On July 6, 2011, the Wisconsin Supreme Court issued two decisions - Lake Beulah Management District v. Dep’t of Natural Res., 2011 WI 54 (July 6, 2011) and Lake Beulah Management District v. Village of East Troy, 2011 WI 55 (July 6, 2011).
In Lake Beulah Management District v. Dep’t of Natural Res., the Wisconsin Supreme Court ended an eight-year battle over the Wisconsin Department of Natural Resources (“WDNR”) issuance of a high capacity well permit to the Village of East Troy near Lake Beulah. WDNR issued the Village a permit in 2005 for a well with a capacity of 1,440,000 gallons per day (“GPD”). The issue arose because Wisconsin’s statutory scheme for permitting high capacity wells specifically requires WDNR to determine that proposed wells with the greatest pumping capacity (in excess of 2,000,000 GPD) will not adversely affect public water rights in navigable waters but no corollary requirement exists for high capacity wells below the 2,000,000 GPD threshold. In this decision, the Supreme Court extended the obligation to consider impacts to navigable waters when WDNR reviews applications for wells below the statutory 2,000,000 GPD threshold.
Based on both the public trust doctrine, which protects navigable waters, and the statutory provisions regarding permitting of high capacity wells, which protect a broader universe of “waters of the state,” the Court found that WDNR “has the authority and a general duty to consider whether a proposed high capacity well may harm waters of the state.” 2011 WI 54, at 3.
To comply with its duty, the Court held that WDNR “is required to consider the environmental impact of a proposed high capacity well when presented with sufficient concrete, scientific evidence of potential harm to waters of the state.” 2011 WI 54, at 29. The Court advised that WDNR should use “both its expertise in water resources management and its discretion to determine whether its duty as trustee of public trust resources is implicated by a proposed high capacity well permit application.” Id. at 30.
The WDNR’s “general duty” to consider the impact of a proposed high capacity well is limited to the information submitted by the well owner in the permit application and any other information submitted to the WDNR decision makers while they are reviewing the permit application. Id. at 29-30. The Court warned that because a legal challenge to a WDNR decision is limited to the record on review, citizens must present any concrete, scientific evidence of potential harm to the WDNR decision makers before a permit issuance decision is made or risk losing the ability to challenge WDNR’s decision. Id. at 30.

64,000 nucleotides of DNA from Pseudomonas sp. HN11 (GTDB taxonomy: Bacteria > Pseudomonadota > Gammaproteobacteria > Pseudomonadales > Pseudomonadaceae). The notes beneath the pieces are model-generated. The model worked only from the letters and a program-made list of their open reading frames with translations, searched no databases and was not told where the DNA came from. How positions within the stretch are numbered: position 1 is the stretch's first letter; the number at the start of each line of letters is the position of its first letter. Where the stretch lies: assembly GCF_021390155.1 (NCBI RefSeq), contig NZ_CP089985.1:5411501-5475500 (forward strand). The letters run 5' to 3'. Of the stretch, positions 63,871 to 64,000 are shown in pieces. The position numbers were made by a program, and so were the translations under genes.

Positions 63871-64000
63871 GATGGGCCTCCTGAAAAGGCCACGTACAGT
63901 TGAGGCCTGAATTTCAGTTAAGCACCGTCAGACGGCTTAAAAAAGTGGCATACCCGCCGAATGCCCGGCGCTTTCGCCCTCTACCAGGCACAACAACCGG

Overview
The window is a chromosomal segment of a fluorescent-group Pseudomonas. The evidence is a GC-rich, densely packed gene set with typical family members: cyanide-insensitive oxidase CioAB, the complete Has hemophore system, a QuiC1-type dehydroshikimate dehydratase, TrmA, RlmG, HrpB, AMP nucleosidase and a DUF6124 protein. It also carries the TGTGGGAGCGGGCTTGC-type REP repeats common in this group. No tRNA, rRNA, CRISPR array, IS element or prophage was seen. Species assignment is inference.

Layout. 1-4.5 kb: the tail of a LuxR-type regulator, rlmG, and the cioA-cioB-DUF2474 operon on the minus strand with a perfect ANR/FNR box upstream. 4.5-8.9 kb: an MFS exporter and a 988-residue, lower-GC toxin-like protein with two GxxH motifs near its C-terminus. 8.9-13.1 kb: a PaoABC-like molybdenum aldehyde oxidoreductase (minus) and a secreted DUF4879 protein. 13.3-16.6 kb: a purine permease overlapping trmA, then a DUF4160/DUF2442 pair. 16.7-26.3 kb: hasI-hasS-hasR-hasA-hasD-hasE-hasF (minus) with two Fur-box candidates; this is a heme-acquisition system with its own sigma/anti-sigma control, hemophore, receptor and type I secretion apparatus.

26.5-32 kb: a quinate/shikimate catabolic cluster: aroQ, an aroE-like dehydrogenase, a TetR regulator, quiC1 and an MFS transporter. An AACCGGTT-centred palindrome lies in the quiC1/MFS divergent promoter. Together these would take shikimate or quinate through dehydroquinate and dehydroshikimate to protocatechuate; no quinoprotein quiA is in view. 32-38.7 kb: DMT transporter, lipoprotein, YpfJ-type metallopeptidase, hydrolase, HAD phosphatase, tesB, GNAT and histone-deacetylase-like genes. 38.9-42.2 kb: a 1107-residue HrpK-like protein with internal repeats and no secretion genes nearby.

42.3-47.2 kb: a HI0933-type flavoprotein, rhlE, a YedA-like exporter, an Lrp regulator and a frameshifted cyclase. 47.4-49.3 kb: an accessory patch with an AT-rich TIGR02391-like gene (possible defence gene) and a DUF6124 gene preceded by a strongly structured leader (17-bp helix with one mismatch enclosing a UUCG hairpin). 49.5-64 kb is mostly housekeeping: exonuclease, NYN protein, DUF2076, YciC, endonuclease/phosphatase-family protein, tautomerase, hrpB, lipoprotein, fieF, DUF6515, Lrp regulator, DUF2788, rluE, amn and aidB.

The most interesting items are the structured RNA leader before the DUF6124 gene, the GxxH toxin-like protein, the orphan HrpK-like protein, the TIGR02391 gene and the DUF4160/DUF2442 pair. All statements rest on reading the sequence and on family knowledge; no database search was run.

In this case, the Supreme Court concluded that there was no “concrete, scientific evidence of potential harm” in the record on review (the record compiled and certified by the WDNR). As a result, the Court held that WDNR properly exercised its discretion and complied with the law in issuing the Village’s 2005 high capacity well permit.
The Court rejected the Village’s argument that the specific limited statutory scheme enacted by the legislature with respect to high capacity wells in Chapter 281 could not be superseded by the public trust doctrine or by more general statutory provisions. Id. at 18. In response to an argument advanced by certain amicus parties, the Court found without analysis that recently enacted 2011 Wisconsin Act 21 had no impact on the instant case. Id. at 25, fn. 31.
In the companion case, the Supreme Court held that the Water District’s ordinance purporting to regulate and require permits for certain wells that withdraw water from the area around Lake Beulah was invalid as preempted by the legislature’s grant of authority to WDNR to regulate high capacity wells. Lake Beulah Management District v. Village of East Troy, 2011 WI 55 (July 6, 2011).
The significance of Lake Beulah Management District v. Dep’t of Natural Res., will be debated for some time. Some will be tempted to read it broadly, but the factual and legal context of the case is narrow – a high capacity well permit issued under Wis. Stat. Ch. 281 challenged on the basis that it would negatively impact a nearby navigable surface water, Lake Beulah. The holdings of the case are succinctly stated by the Court: “. . . the WDNR has the authority and a general duty to consider whether a proposed high capacity well may harm waters of the state. . . . to comply with this general duty, the WDNR must consider the environmental impact of a proposed high capacity well when presented with sufficient concrete, scientific evidence of potential harm to waters of the state.”
As a result, whether or not the statutory scheme in Chapter 281 requires it, this decision means that WDNR will consider the factor of potential harm to waters of the state – including nearby navigable surface waters -- for all high capacity well permits if “sufficient concrete, scientific evidence” is presented during the application process.
For more information about this decision, please contact one of the authors.